On Wednesday night the week before WWDC I got a call at 9:30 pm from Theo. I was almost ready to go to bed. He asked if I would be able (and willing… but more able :) ) to fly to California at 6 am the following morning. I suppose I could, but why? Theo went on to tell me that Apple had a super secret project and they wanted our help, but he wouldn’t tell me what the project was.

I have since learned that he actually knew what the project was at the time of that call, but he couldn’t tell me. Stephen Wolfram, the founder and president of Wolfram Research wouldn’t sign off on the idea until he knew what was going on. Steve Jobs told Stephen Wolfram & Theo what the project was and they agreed to take part… but they couldn’t tell anyone else.

I spent the next two hours packing (including the Dahon, my folding bike at the time) before going to bed. Early the next morning I arrived at the Champaign airport. Apple purchased my one-way ticket to San Jose (by way of Chicago). An Apple limo picked me up at the San Jose airport and drove me straight to Apple’s campus in neighboring Cupertino. Luggage still in hand I entered 3 Infinite Loop (I think). A few minutes later I was in a meeting with Ron Okamoto, Vice President of Worldwide Developer Relations.

Ron told me what the secret was, that Apple was building a Mac which used an Intel x86 processor. They had ported all of Mac OS X to this new architecture (Darwin, the open source core of Mac OS X, already ran on x86). They intended to demonstrate this new x86 version of Mac OS X on Monday’s WWDC keynote. They wanted do demo a 3rd party application running on the x86 Mac. They chose Mathematica to be that 3rd party application. He asked me if I thought it would be possible to get Mathematica up and running on Mac OS X Intel by Monday.

Uhhhh.

That’s a potentially huge task. Our code is fairly portable (at the time Mathematica ran on several Unix platforms in addition to Mac and Windows), but supporting new platforms usually takes a fair amount of time. Ron told me Apple was prepared to provide significant resources to make this happen, including a small team of Apple developers and immediate access to any other relevant Apple developers. I was cautiously optimistic.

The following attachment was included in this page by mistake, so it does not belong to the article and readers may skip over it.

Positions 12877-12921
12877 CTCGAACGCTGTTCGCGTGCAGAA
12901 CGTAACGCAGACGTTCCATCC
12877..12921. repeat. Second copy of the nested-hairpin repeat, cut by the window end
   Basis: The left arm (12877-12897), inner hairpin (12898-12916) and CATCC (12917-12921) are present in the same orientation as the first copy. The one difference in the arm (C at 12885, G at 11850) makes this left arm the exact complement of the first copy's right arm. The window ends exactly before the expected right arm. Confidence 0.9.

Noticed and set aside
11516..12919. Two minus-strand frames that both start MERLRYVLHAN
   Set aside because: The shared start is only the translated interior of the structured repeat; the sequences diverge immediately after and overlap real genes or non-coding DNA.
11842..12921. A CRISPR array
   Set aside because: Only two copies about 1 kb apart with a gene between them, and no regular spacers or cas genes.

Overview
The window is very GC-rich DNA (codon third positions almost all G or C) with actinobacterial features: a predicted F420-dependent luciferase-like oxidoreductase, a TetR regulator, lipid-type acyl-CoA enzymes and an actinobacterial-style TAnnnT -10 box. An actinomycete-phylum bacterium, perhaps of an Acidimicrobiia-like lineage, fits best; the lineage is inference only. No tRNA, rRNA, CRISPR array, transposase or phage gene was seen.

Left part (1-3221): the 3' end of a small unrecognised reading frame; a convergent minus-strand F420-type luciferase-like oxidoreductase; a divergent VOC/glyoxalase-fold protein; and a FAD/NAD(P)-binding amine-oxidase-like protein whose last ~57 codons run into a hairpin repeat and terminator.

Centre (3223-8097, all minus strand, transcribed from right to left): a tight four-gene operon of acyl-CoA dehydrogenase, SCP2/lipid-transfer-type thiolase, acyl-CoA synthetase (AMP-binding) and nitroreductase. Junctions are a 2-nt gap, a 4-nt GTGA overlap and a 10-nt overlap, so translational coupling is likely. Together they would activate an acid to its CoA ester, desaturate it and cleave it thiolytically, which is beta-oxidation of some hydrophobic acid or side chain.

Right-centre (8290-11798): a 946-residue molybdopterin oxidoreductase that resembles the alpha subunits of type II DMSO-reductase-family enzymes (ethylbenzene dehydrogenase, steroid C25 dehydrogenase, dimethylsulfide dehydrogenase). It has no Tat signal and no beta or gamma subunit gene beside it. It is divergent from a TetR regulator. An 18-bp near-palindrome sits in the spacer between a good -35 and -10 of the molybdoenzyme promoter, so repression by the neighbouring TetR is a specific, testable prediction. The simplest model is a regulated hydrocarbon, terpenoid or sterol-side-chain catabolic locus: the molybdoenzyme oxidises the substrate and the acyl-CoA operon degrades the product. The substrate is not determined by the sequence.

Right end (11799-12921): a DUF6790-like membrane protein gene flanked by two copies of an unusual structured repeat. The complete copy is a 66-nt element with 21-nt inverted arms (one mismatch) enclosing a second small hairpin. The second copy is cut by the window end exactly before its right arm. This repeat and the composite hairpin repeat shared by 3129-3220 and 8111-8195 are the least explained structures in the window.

(Now 30,000 feet over Iowa)

We travelled across De Anza Blvd (luggage still in hand) to a different Apple building where I was ushered into a conference room with a single desktop computer sitting on the conference table. It was in the same metal case as Apple’s high end desktop computers at the time, the PowerMac G5. I think the case even said “G5” on the side. From the outside you couldn’t tell the difference between this machine and a G5 unless you carefully peeked through the holes on the front and noticed it didn’t have the huge heat sink the G5’s had.

I was greeted by the team of Apple engineers (Matt, Eric, & Ronnie) who would be providing technical assistance in the porting process. This place was not only hidden from the public, but it was hidden from the rest of Apple. Very few people at Apple were even aware this project existed. The four of us got busy.

I sat down at the Macintel and immediately began working. The experience wasn’t just familiar it was identical to any other Mac I had used. I was blown away by how seamless Apple had made the transition. The whole OS was there it all its glory, including every bundled application (even Xcode). I could just work exactly like I do on any other Mac.

But wait, sometimes I use BBEdit to edit text. I guess I won’t be able to do that since it (or any other 3rd party application) hasn’t been ported yet. “Why don’t you just go ahead and try it?” Matt said to me as he tried to hold back a smile. It hit me immediately. “You’re kidding, right?” I downloaded BBEdit, double clicked the icon, and it ran. I ran just like it does on any other Mac. Apple had incorporated (with technology licensed from another company) a PowerPC translation layer into the OS. This meant that nearly all existing Mac applications would run on the new Intel machine, with a slight performance penalty. This was amazing news, as it meant the new machines could be adopted immediately by users rather than waiting until all their applications were ported. Very exciting.